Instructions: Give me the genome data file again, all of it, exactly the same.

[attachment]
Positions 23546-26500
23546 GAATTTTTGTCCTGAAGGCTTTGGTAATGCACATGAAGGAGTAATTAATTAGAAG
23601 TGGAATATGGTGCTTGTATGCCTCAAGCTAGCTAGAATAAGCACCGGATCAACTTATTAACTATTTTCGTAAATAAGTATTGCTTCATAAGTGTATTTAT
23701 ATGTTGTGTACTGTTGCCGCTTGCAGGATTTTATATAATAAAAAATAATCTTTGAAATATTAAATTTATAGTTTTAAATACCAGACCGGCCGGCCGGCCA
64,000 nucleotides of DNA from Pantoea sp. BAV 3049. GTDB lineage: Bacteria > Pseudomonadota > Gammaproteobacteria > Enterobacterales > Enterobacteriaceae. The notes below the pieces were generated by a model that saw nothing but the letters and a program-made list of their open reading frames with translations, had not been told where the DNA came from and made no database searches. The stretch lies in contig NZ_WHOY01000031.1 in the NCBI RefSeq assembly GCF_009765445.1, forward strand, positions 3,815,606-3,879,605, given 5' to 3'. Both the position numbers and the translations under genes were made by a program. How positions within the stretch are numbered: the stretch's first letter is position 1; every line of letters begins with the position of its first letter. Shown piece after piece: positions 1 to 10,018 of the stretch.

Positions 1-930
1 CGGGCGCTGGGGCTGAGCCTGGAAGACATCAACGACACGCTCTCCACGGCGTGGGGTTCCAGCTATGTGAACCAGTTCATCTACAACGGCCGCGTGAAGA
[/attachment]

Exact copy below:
Positions 23546-26500
23546 GAATTTTTGTCCTGAAGGCTTTGGTAATGCACATGAAGGAGTAATTAATTAGAAG
23601 TGGAATATGGTGCTTGTATGCCTCAAGCTAGCTAGAATAAGCACCGGATCAACTTATTAACTATTTTCGTAAATAAGTATTGCTTCATAAGTGTATTTAT
23701 ATGTTGTGTACTGTTGCCGCTTGCAGGATTTTATATAATAAAAAATAATCTTTGAAATATTAAATTTATAGTTTTAAATACCAGACCGGCCGGCCGGCCA
64,000 nucleotides of DNA from Pantoea sp. BAV 3049. GTDB lineage: Bacteria > Pseudomonadota > Gammaproteobacteria > Enterobacterales > Enterobacteriaceae. The notes below the pieces were generated by a model that saw nothing but the letters and a program-made list of their open reading frames with translations, had not been told where the DNA came from and made no database searches. The stretch lies in contig NZ_WHOY01000031.1 in the NCBI RefSeq assembly GCF_009765445.1, forward strand, positions 3,815,606-3,879,605, given 5' to 3'. Both the position numbers and the translations under genes were made by a program. How positions within the stretch are numbered: the stretch's first letter is position 1; every line of letters begins with the position of its first letter. Shown piece after piece: positions 1 to 10,018 of the stretch.

Positions 1-930
1 CGGGCGCTGGGGCTGAGCCTGGAAGACATCAACGACACGCTCTCCACGGCGTGGGGTTCCAGCTATGTGAACCAGTTCATCTACAACGGCCGCGTGAAGA